After reading an article on Inside Ed about a grant for W.E.B. DuBois high school here, I've got to comment on the idea of rewarding schools (or students, or districts for that matter) for having problems. I understand that when you come from a deficit you need extra help, and I've got no problem with that. What I have a problem with is rewarding those who emphasize and dwell on their problems, or worse, punish those who make progress in spite of starting in a bad situation. I'm not saying that's the case with W.E.B. DuBois, I just wonder about singling them out.
The neighborhood of the first BCPSS school we attended was economically diverse, but they knew they would get money for the school by being Title I. After I complained about a change made to our free lunch form, which moved us from not qualifying to qualifying, it was made pretty clear that our presence at the school wasn't appreciated.
In the Special Ed arena it seems that focusing on and emphasizing a child's needs are the only way to get the services to help them succeed. Then, if they start doing well, you have to downplay those triumphs and talk about failures or those services will get taken away. As a parent of a special needs child, I know that I need to focus on the positive for every-one's mental health. I dread the doom and gloom that descends after these meetings.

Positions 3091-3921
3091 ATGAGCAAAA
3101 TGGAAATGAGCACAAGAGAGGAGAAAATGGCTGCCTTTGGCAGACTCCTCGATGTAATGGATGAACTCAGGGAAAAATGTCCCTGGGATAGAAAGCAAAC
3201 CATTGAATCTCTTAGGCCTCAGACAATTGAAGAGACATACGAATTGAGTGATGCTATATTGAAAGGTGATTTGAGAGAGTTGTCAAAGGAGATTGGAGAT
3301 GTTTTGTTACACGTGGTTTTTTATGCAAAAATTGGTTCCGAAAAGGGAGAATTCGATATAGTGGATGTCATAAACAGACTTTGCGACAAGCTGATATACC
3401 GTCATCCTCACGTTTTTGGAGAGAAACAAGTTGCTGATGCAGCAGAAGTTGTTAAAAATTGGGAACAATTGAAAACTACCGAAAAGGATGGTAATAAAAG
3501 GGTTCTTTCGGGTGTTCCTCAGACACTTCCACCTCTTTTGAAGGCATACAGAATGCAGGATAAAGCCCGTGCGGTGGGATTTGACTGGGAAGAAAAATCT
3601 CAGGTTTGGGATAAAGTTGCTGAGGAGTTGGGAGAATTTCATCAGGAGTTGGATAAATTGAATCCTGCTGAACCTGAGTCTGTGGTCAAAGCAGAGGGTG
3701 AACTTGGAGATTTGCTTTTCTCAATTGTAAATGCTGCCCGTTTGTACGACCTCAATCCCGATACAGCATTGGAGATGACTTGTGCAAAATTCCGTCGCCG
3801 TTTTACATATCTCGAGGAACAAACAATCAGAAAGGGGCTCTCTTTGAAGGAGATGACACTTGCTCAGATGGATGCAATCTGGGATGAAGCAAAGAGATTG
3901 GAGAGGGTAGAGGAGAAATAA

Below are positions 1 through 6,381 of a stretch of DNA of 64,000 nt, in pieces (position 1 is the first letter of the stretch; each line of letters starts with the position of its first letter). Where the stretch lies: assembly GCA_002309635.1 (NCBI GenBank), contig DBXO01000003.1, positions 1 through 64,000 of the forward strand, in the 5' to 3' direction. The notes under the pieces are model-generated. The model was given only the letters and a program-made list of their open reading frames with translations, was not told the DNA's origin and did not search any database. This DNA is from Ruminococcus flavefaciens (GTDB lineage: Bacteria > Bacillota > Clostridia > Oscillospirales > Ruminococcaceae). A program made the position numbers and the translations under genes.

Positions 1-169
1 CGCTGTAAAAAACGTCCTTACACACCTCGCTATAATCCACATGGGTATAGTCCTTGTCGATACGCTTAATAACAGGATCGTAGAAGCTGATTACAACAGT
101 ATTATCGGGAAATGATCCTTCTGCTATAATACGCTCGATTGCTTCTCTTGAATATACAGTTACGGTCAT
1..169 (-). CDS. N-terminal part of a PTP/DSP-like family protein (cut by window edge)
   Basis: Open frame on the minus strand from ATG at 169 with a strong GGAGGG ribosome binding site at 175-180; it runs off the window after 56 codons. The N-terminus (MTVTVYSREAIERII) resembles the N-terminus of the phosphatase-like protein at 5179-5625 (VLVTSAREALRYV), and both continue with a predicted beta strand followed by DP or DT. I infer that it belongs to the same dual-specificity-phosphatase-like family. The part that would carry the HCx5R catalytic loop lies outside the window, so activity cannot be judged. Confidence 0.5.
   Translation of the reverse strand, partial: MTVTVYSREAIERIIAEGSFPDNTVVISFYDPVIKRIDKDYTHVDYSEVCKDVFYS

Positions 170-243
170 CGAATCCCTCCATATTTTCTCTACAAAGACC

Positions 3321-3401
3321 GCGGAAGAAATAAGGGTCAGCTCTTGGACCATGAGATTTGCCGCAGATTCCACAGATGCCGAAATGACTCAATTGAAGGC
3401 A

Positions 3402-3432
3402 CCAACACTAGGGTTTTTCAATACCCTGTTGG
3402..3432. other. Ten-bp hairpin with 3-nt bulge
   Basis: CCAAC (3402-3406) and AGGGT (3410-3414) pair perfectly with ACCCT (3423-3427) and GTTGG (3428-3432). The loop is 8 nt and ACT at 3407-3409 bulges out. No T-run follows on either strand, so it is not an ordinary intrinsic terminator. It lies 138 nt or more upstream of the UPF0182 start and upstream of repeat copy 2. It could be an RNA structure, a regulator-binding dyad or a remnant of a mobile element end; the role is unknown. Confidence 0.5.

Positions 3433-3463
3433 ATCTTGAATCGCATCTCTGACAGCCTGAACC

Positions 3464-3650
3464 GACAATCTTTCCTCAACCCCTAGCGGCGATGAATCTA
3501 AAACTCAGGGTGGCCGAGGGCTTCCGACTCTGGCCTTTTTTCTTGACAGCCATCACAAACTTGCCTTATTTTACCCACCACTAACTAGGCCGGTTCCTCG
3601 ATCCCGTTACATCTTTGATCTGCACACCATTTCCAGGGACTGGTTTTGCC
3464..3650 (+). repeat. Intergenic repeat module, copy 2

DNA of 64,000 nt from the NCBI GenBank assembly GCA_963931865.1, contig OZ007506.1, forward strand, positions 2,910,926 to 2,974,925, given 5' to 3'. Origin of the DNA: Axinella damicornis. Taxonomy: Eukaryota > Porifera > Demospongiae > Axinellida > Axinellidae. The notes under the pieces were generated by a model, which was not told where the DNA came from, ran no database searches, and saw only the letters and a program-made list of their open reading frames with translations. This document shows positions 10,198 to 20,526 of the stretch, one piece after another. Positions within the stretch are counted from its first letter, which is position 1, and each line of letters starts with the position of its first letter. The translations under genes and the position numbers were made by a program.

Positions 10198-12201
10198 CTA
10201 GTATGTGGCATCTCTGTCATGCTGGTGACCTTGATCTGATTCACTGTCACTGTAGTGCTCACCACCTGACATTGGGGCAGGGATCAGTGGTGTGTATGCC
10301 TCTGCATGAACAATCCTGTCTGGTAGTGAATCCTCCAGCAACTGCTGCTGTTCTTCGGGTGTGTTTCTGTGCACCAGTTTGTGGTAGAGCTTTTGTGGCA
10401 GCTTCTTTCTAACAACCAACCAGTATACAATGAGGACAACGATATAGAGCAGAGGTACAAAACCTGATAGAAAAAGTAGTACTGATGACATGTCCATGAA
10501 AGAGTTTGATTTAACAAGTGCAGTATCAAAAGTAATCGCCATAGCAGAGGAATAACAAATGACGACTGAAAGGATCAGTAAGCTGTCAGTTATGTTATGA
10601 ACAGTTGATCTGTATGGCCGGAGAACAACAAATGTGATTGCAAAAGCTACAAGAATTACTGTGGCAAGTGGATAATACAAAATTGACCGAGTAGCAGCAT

I know that W.E.B. DuBois can benefit from this grant. Mentor programs and work opportunities are great, but if the school becomes "safer" will they deserve these programs less? And what about other schools who wish they could have these same programs? It seems that they will have to get more "dangerous"... is that what we should be shooting for?